The mulberry tree growing alongside the Maranoa River -- near the road bridge -- has survived countless droughts and floods; yet still flourishes.
When we saw it for the first time, four years ago, it had a single trunk with a large canopy. Last year flood waters pushed it over, and instead of dying, the tree sprouted at lease 30 trunks, each with a canopy that produced abundant fruit.
Now, in the month of June 2011, when it would normally have lost its leaves and be in a dormant phase, it still has plenty of green leaves, along with some that have yellowed.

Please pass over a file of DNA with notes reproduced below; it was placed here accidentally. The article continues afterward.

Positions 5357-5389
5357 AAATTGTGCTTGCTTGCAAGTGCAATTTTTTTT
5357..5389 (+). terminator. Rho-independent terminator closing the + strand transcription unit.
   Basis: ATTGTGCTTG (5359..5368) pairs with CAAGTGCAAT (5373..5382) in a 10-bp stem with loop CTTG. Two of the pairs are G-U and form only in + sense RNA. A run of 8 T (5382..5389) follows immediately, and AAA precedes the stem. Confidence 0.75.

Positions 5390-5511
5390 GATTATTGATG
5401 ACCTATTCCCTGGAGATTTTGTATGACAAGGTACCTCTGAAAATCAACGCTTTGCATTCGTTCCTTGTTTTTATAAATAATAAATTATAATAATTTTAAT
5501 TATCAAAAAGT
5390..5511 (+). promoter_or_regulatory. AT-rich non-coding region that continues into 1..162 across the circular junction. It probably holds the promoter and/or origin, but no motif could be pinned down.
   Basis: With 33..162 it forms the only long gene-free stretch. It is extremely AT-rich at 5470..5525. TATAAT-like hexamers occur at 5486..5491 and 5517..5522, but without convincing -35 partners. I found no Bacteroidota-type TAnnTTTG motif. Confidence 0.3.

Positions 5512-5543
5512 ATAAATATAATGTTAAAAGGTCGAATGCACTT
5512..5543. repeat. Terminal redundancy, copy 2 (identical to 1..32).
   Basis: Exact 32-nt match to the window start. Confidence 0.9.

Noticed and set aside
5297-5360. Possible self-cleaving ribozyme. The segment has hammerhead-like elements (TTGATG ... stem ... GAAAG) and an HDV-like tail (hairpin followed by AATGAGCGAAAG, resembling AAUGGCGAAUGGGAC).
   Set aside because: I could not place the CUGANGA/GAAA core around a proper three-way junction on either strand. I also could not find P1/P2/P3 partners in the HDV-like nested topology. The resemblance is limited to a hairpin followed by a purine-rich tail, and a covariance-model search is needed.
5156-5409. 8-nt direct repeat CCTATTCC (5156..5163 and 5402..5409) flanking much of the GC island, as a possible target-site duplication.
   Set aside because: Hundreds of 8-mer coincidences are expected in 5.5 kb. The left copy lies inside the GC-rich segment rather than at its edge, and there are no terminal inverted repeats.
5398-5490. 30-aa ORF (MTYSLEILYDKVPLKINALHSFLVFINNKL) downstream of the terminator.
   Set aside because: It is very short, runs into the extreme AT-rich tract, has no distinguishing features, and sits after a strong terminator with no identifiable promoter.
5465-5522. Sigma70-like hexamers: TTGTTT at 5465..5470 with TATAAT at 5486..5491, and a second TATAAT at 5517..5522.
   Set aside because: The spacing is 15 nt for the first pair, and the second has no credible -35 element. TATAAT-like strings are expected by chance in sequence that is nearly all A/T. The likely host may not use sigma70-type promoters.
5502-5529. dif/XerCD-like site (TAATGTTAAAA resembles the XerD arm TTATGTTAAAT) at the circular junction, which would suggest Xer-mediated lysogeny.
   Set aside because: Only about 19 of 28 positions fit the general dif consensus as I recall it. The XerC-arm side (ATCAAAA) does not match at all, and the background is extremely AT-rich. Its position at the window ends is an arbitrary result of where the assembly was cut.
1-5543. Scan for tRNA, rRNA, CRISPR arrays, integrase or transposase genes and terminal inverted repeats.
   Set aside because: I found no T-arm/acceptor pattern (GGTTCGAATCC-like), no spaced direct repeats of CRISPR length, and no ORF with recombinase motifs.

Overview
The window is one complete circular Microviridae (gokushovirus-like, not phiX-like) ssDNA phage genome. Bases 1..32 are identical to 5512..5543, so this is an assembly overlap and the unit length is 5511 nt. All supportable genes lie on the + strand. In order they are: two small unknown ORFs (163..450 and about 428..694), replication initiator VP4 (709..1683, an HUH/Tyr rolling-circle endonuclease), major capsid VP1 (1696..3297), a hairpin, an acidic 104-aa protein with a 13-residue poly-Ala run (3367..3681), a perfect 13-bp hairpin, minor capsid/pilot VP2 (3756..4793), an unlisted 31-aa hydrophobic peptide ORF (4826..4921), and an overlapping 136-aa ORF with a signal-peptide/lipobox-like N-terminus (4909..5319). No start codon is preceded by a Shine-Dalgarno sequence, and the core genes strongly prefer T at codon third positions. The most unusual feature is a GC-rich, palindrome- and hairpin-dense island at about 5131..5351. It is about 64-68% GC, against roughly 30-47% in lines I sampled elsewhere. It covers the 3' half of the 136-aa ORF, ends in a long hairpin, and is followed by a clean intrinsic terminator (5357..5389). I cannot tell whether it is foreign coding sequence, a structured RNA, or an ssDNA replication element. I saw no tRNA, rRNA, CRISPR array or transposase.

We've had a few frosts and so far most of the green leaves have escaped damage. I'm left wondering if the tree will hang on to its last year's foliage and miss its leafless stage? Miss the new growth typical of spring?
I've no doubt, however, that come October the tree will drip luscious black mulberries. Plenty for everyone to feast upon, including the birds.
For me, this particular tree is a spectacular example of survival. In recent times it's survived a seven-year drought and two raging floods.
This tree is also symbolic of the abundance of Nature. Year in year out, it gives generously of itself.